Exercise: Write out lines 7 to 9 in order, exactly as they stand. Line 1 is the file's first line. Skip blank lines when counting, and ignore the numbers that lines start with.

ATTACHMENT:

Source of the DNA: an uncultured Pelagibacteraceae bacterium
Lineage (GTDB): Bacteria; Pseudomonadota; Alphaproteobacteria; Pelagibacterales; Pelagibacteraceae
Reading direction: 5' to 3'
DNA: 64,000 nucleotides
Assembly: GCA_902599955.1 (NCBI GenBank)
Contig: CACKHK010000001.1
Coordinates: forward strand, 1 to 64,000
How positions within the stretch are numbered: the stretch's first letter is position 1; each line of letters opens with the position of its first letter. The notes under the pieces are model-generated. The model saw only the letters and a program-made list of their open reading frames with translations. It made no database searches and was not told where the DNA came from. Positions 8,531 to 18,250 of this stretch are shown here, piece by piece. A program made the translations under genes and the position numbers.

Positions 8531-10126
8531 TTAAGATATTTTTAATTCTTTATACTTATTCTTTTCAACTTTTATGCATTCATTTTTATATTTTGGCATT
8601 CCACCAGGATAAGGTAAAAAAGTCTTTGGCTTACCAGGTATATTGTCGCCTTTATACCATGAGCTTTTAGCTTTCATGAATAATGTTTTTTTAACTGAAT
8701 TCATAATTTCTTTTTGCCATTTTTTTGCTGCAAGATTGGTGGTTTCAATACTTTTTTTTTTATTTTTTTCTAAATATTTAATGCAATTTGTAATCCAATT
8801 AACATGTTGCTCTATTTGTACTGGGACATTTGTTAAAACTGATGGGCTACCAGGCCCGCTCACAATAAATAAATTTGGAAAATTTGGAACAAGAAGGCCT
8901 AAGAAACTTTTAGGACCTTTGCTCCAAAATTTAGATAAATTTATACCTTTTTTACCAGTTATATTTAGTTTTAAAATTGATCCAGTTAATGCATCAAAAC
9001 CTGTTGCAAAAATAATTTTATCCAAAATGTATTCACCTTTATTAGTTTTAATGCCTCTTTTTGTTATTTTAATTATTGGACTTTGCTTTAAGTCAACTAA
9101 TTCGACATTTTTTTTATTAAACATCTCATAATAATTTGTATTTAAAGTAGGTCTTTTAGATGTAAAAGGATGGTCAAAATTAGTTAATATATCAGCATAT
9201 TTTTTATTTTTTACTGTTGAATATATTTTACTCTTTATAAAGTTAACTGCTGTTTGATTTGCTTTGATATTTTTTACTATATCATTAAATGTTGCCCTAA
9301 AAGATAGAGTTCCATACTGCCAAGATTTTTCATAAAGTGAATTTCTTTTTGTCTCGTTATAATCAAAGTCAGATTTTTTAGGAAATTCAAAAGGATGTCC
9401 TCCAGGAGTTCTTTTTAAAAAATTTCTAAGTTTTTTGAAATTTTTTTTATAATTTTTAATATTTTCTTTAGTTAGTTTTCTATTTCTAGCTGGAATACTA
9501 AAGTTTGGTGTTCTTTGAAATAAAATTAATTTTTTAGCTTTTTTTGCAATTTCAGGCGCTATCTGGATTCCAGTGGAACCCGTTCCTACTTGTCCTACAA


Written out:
Coordinates: forward strand, 1 to 64,000
How positions within the stretch are numbered: the stretch's first letter is position 1; each line of letters opens with the position of its first letter. The notes under the pieces are model-generated. The model saw only the letters and a program-made list of their open reading frames with translations. It made no database searches and was not told where the DNA came from. Positions 8,531 to 18,250 of this stretch are shown here, piece by piece. A program made the translations under genes and the position numbers.

Positions 8531-10126